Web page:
- DoorDash unveiled earlier this week the first cohort of brands taking part in its Accelerator for Local Goods, which the online ordering and delivery company announced in March.
- Aimed at boosting local CPGs owned by “entrepreneurs who are women, transgender, immigrants, or people of color,” the accelerator kicked off its first six-week program with more than 40 businesses from the metropolitan areas of Chicago, New York City and Washington, D.C.
- The accelerator comes at a time when the grocery industry is devoting more resources to supporting local and diverse suppliers.
The entrepreneurs in DoorDash's first cohort will receive resources and education through live and self-guided courses and, at the end of the six-week program, will have the opportunity to sell their goods via DashMart, DoorDash’s virtual convenience store brand.
Each of the participants will also get a $5,000 grant to support their business needs, access to marketing and sales support from DoorDash.
Brands in the cohort include Hoppy Planet Foods, Chicago French Press and Call Me Caramel.
“This class of innovators represents a wide range of identities, with 77% of participants identifying as female, 40% of participants identifying as Black or African American, 7% Hispanic or Latino, and 21% Asian or Pacific Islander,” the announcement noted.
DoorDash continued: “Immigrant-owned businesses make up 20% of the participants and the top product categories include sweet snacks, grocery products, non-alcoholic beverages, and salty snacks."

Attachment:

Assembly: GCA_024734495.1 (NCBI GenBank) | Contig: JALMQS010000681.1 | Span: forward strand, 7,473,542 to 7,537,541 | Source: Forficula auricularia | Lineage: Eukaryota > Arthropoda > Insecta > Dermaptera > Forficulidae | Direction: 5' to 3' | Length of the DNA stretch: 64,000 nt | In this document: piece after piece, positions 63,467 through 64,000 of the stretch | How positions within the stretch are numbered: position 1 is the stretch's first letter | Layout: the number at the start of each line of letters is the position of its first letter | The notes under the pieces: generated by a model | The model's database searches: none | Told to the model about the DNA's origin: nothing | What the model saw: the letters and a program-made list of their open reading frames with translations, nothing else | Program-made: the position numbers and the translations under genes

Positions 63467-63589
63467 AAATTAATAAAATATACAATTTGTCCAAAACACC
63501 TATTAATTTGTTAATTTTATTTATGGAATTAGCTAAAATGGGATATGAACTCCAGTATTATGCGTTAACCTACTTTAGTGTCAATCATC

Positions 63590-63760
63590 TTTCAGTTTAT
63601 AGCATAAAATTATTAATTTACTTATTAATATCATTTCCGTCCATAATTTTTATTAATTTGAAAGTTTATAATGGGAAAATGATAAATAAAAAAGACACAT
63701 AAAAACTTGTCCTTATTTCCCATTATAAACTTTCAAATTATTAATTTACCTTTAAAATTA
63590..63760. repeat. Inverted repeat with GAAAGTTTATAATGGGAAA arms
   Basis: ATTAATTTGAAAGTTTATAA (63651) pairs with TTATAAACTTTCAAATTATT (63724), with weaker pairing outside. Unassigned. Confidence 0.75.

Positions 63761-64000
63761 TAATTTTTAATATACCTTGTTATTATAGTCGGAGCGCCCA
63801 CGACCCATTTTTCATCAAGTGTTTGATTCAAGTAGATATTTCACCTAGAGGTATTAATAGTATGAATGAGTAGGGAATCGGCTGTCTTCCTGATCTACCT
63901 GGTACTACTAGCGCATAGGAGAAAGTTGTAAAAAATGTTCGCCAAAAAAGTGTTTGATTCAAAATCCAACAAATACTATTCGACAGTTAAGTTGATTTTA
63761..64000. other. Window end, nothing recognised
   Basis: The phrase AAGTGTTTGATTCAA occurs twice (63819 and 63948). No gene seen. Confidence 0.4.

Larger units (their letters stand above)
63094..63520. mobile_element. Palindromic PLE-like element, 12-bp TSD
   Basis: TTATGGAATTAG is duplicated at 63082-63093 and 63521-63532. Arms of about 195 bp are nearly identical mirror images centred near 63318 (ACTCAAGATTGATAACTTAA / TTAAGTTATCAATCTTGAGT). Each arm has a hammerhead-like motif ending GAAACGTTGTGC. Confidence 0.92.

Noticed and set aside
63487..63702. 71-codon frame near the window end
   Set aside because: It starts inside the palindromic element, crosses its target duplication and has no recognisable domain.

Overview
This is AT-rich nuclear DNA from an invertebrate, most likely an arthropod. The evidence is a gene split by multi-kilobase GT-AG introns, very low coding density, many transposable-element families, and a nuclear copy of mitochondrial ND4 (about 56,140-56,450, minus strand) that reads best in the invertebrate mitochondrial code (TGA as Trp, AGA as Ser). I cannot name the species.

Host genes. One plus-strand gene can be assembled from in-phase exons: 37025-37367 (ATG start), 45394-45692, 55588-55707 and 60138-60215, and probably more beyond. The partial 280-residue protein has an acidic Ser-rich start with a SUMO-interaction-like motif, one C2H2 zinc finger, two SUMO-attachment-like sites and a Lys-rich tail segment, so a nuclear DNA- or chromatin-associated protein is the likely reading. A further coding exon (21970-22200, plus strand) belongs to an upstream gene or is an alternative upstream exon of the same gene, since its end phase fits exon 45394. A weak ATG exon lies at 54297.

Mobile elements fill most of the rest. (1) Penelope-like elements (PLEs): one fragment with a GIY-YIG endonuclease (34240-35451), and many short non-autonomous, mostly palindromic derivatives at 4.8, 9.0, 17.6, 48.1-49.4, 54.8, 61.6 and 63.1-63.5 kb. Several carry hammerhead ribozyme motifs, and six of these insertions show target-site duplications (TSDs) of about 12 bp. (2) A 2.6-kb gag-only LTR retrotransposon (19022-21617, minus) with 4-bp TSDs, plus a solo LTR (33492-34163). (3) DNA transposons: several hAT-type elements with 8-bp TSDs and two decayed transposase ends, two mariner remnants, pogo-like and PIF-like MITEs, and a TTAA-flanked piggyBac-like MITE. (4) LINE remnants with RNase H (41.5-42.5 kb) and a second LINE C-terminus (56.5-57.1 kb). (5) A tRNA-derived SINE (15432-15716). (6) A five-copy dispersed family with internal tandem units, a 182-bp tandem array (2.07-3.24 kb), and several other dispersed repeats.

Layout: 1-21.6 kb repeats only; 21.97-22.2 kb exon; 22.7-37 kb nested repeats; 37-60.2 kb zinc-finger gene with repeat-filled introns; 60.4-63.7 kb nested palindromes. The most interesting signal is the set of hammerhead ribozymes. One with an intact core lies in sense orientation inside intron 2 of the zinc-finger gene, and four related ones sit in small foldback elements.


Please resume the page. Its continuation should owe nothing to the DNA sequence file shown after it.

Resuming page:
Supplier diversity has taken on increasing importance within the grocery industry. As supply chain challenges from the pandemic and the war in Ukraine continue, grocers and food companies are facing added pressures to find new brands to fill empty store and digital shelves.
Whole Foods Market, for example, recently launched a local and emerging brands incubator. Under the program, the Amazon-owned grocer is assembling a cohort of participants whose products are not yet sold in chain’s stores and later this year, plans to roll out a separate cohort focused on helping existing suppliers expand.
Earlier this year, several companies, including Albertsons, Sam’s Club and Peapod Digital Labs, announced virtual summits to boost sourcing efforts with diverse-owned businesses.
In the online landscape, delivery companies like instant-needs firms Jokr and Gorillas are adding local brands to help differentiate assortments. For DoorDash, its Accelerator for Local Goods provides a way to help differentiate the assortment for its growing DashMart delivery service. The company noted that DashMart supports more than 400 local and regional producers across the U.S.
“For many participating entrepreneurs, this will mark the first time their products have been distributed outside of their own websites,” DoorDash said in the announcement.